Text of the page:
Compulsion to Flee – Part 3 – Modernity and Hermitism?

I’ve been writing about that urge to roam.  To travel freely.  Unencumbered.  To experience the world through the lens of constant motion.

My first post in this series introduced the terms “Dromomania” and “Drapetomania,” which placed this desire squarely in the medical model for disease.  The word “disease” itself has been defined as: “a condition of the living animal or plant body, or of one of its parts, that impairs normal functioning and is typically manifested by distinguishing signs and symptoms” that is “not simply a direct result of physical injury.”  A disease has also been said to be “a particular quality, habit, or disposition regarded as adversely affecting a person or group of people.”*

And there are four main types of disease: infectious, deficiency, hereditary, and physiological diseases. Diseases can be communicable or non-communicable, and when we have absolutely no idea what causes one, we call it “idiopathic.”

And let’s not forget mental or psychogenic diseases.

In fact, the suffix “mania,” in dromomania and drapetomania, arguably places the old terminology squarely in that category of mental illness.

So, is the compulsion to flee, to explore, to wander the world, a mental disorder?  And what are those so-afflicted fleeing from?

Well, besides writing about travel, if you’ve followed my blog you’ve seen posts where I talk about an illness I have contracted in just the past couple of years.  I was medically diagnosed with Multiple Chemical Sensitivity (MCS), also known as Idiopathic Environmental Illness.**

Because various medical groups have been infighting on how to classify and name this disease, and because symptoms seem to be vague and vary widely between those affected when triggered, there is a portion of the medical community that consider this disease to be purely psychogenic.

Now, I like that term “psychogenic” better than “mental illness.”  It just doesn’t seem to carry as much stigma – at least not yet.

And you know how it goes with the medical community.  If they can’t figure out what causes something (idiopathic) and they don’t know how to treat it, well, then it must be the patient’s fault.  They’re psycho !

BTW, as I write this, I was just exposed to some cleaning agents, and I am, in fact, having a neurotoxic reaction to those chemicals.  Onward, I write.  Even as the world spins in my brain.

So, it’s no surprise that when investigating my own condition, I came upon a “research” article (and I use that term “research” loosely here) that explores the possibility that contracting MCS may simply be a present-day method of reaching the end-goal of hermitism.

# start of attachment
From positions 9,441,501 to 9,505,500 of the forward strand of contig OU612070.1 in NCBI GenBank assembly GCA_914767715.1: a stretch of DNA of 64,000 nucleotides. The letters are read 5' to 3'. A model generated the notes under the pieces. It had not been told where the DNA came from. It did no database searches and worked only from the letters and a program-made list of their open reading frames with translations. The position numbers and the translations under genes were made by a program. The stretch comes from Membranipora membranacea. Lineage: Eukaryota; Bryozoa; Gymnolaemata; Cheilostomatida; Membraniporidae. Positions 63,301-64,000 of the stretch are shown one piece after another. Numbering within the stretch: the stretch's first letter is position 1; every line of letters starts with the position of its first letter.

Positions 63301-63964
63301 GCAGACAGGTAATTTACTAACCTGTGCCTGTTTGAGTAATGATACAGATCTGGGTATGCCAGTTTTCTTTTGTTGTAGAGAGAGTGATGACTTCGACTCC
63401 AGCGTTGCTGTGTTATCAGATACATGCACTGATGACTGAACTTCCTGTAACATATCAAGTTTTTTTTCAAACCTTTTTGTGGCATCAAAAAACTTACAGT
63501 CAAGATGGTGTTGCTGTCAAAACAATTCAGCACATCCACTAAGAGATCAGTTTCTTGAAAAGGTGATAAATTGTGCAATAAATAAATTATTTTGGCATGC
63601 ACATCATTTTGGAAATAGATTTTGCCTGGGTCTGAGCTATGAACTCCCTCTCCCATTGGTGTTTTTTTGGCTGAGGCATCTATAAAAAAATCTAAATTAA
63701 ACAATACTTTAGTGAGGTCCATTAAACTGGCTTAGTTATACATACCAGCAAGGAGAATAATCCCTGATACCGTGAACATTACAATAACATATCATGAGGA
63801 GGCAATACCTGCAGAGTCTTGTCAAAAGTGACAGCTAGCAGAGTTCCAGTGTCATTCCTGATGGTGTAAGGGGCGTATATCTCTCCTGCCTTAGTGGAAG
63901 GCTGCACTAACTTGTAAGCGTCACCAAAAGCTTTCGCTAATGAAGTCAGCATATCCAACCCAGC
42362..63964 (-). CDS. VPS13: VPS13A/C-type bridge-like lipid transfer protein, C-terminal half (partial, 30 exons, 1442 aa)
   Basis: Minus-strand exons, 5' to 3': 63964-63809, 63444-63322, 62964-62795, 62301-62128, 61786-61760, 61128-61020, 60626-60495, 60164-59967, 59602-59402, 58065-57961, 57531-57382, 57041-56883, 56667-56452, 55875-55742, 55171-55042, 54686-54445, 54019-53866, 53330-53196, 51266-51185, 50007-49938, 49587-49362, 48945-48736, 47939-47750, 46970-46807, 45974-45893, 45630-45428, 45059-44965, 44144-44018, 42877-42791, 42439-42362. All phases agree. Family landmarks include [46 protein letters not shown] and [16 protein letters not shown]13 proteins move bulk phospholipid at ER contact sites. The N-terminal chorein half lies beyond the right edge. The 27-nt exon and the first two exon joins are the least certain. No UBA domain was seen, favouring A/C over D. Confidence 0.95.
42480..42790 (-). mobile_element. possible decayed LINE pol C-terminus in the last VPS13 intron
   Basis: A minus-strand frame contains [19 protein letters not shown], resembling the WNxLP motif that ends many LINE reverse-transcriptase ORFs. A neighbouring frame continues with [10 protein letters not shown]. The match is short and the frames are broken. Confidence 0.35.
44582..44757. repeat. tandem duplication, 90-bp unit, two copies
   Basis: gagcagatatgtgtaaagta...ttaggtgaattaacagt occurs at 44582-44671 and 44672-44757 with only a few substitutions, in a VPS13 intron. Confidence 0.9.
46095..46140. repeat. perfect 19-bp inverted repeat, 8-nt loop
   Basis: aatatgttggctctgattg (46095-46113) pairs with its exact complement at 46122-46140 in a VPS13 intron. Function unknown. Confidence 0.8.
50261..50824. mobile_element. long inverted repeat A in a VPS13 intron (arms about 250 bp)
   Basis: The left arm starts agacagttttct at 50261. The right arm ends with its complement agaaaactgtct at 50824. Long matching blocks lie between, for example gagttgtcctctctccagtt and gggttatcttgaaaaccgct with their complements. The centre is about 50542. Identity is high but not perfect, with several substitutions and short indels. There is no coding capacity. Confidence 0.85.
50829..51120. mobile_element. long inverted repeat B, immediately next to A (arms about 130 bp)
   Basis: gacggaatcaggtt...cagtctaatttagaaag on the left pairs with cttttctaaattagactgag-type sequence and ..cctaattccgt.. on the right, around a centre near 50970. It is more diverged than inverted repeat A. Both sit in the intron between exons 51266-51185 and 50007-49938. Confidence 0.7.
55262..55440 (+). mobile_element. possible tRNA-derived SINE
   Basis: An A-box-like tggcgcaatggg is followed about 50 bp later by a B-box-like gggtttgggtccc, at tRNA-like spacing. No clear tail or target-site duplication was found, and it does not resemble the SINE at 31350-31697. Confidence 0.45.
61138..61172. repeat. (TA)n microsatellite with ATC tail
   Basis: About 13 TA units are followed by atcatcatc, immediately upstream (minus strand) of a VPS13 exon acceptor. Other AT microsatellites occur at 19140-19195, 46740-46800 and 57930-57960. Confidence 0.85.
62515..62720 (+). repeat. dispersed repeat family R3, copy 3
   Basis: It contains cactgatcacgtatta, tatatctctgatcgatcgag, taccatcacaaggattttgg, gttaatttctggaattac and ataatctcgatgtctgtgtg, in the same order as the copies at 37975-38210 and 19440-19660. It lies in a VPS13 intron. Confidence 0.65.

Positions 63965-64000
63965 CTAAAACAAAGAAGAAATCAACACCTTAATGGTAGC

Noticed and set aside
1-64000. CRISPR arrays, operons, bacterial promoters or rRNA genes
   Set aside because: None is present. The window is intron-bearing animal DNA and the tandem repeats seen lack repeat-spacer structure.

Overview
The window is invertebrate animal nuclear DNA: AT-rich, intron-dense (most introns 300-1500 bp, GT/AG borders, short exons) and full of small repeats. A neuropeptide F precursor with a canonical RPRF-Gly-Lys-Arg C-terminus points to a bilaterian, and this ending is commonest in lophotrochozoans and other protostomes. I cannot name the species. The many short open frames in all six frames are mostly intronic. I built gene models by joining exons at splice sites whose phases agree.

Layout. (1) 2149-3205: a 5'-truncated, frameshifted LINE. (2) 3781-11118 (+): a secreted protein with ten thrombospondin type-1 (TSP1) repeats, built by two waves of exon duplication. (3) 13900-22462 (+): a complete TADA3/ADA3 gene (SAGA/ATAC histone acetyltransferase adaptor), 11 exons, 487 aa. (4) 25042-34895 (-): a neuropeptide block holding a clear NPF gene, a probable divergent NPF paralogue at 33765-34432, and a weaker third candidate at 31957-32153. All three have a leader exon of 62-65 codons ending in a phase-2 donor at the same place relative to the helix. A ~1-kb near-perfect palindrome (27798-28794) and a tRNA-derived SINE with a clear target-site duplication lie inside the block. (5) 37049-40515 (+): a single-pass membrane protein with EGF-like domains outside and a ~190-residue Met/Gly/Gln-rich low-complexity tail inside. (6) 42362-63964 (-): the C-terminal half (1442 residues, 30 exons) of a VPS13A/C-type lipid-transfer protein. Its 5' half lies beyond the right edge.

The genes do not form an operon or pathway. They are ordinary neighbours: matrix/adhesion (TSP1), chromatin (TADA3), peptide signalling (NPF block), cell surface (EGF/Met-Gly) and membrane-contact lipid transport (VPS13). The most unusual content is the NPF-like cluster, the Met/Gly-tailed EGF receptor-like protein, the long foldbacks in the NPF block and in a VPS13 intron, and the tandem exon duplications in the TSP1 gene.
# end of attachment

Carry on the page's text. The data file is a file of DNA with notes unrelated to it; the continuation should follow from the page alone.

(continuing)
“Hermitism” or “hermitry” or “hermitship” is “the practice of retiring from society and living in solitude, based upon a variety of motives, including religion.”

And the “researchers” in question pontificated a very overgeneralized set of conclusions by performing a comparison between historical hermits and those living reclusive lives with MCS.  And just for fun they threw in a couple of patients with electro-hypersensitivity (EHS).

The historical hermits chosen for the study included:

Noah John Rondeau, (July 6, 1883 – August 24, 1967) who was a widely known hermit in the High Peaks of the Adirondack Mountains of New York State.

Roger Crab, (1621 – September 11, 1680) who was an English soldier, haberdasher, herbal doctor, and writer who is best known for his ascetic lifestyle which included Christian vegetarianism.

St. Simeon Stylites, (c. 390? – September 2, 459) who was a Syriac ascetic saint who achieved notability for living 37 years on a small platform on top of a pillar near Aleppo (in modern Syria).  The Greek word style (for “Stylite”) means “pillar.”


St. Anthony (January 12, 251 – January 17, 356), who was a Christian monk from Egypt, known as the Father of All Monks or the “Father of Monasticism”.***

The patient group for comparison, those with  MCS and/or EHS only consisted of six persons.  The study provides no information on how these six individuals were chosen other than saying they were selected after doing an extensive web-based search.

The authors conclude that people retreat from modern society because society is a source of anger and anxiety.  Regardless if there is a historical and religious-based struggle, or “whether it is against evil spirits, restrictions of society laid out by those in power, or by ubiquitous chemicals or radiation, isolation can therefore be considered a reaction to the perils of their society.”  In all of their chosen cases, the people “eschew modernity and retreat into what they consider a more natural state, free from the constraints and dangers of culture and community.”

And apparently, for such individuals, there is a feeling that there was no choice with regard to this decision to become hermitical.

Now I didn’t necessary mean to take this turn from traveling and hiking in the wilderness, and enjoying all to behold in Nature, to the point of someone seeking total seclusion and isolation from all of society.  But I did want to look at what might be called the “drivers” of this so-labeled “ailment.”

What causes many of us to choose this path of wandering?

I believe that my disease is not really a driver of my desire to be in constant motion.  While I agree that modern society is a distinct source of anxiety, I have no desire to cut myself off completely from it or place myself in a hermitic seal.  Not at all.  I find some of the trappings of modern society to be quite desirable, like this technology that allows me to blog on WordPress. 😊 And I love my interactions with many here in the physical plane.  Especially, when I meet strangers and we exchange our stories of rambling.